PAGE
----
There are many more such altruistic heroes and sheroes and here in Rwanda, we can name and celebrate, those who stood up to the challenge of rescuing a nation from total annihilation. Those who took up the challenge of picking up the pieces and re-building the country, getting it to where it is today.

The evolution of the human rights discourse led to consensus on fundamental principles, that shape the core values of our common humanity as enshrined in several declarations and protocols, among them being the Universal Declaration of Human Rights.

These were not authored in someone’s back garden, and should not be abused as a stick to whip those who fall out of line with those who have given themselves, the duty of being overseer/executor.

It defeats both the historic and current purpose, the reason for the quagmire we are in today, in global politics. This is why international solidarity around the human rights cause is fast weakening, international NGO’s have taken over and with the might and capacity of enormous resources they drive the agenda, with very little participation of those they claim to represent.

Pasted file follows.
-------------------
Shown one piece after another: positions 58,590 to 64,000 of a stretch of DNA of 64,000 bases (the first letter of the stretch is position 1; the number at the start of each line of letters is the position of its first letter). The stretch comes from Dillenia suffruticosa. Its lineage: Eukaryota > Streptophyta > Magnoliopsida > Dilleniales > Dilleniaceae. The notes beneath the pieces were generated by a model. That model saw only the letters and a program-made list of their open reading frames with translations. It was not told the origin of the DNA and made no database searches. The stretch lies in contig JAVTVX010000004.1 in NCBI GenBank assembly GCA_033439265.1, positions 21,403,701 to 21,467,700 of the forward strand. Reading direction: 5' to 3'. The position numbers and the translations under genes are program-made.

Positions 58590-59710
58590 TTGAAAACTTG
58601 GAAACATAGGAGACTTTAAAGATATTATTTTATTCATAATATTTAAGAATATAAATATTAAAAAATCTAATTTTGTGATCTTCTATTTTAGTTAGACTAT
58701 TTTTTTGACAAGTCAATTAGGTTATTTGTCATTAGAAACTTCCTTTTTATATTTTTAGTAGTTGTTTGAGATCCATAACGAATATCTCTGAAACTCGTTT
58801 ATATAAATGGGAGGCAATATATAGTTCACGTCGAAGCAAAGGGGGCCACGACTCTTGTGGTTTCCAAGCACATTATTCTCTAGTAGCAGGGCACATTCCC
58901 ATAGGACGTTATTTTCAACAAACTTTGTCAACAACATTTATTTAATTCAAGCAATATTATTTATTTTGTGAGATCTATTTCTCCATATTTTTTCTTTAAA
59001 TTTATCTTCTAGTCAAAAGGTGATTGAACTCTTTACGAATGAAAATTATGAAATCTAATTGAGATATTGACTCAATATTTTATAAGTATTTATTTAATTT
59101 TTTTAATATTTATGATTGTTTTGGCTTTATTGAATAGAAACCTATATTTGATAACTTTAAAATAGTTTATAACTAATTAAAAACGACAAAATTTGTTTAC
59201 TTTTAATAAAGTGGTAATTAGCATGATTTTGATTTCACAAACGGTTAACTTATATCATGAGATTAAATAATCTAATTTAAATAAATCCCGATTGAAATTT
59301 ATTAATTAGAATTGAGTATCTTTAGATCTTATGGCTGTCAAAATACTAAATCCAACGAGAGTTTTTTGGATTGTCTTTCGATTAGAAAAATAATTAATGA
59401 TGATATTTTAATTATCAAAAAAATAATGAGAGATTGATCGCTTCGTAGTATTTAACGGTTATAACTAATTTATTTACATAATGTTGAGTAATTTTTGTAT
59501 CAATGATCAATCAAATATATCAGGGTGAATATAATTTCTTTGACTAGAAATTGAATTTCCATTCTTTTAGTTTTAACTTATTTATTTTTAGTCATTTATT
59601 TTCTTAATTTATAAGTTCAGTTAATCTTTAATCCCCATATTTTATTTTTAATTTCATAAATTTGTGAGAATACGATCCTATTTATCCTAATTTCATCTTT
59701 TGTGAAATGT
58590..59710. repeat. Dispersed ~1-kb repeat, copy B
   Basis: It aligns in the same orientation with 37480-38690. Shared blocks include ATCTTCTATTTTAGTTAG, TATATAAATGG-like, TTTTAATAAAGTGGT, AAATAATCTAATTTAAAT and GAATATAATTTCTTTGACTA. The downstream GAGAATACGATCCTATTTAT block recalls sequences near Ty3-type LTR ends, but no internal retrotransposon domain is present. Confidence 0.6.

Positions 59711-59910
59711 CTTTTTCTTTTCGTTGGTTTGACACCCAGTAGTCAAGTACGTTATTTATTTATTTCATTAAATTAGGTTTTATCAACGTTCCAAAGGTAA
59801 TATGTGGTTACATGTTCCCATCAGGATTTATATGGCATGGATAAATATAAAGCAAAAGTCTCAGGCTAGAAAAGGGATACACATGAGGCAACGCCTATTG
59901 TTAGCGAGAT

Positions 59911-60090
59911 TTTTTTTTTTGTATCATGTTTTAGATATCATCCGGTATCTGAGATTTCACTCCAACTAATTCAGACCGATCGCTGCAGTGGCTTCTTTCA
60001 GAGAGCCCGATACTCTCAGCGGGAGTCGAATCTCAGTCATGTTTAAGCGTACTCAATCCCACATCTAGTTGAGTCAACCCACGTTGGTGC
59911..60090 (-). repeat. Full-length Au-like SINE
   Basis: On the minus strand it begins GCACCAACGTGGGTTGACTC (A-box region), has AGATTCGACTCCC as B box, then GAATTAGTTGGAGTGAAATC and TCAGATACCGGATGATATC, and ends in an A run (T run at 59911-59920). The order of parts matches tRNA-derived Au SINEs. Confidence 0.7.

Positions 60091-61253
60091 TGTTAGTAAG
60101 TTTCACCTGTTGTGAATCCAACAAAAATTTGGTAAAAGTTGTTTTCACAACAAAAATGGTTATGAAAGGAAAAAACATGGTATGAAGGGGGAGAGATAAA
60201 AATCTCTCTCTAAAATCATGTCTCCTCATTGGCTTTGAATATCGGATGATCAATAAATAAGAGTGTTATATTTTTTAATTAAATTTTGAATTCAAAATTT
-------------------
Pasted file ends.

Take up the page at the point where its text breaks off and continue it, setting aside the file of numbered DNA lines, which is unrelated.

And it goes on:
As I have written before and I repeat; no one has an exclusive right to the interpretation of the rights agenda, we are all stakeholders, and reserve the right to claim that space; even more so the right to champion our cause, to be heard and lastly to be understood.

If we say this is how political violence happened in Zimbabwe, hear us, understand us. Likewise hear those who have a story to tell of the Rwandan Genocide.

Many of us have suffered forms of abuse in one way or another, some worse than others, it is simply nauseating when a group of self-serving individuals gives itself the right to interpret our pain, our anguish.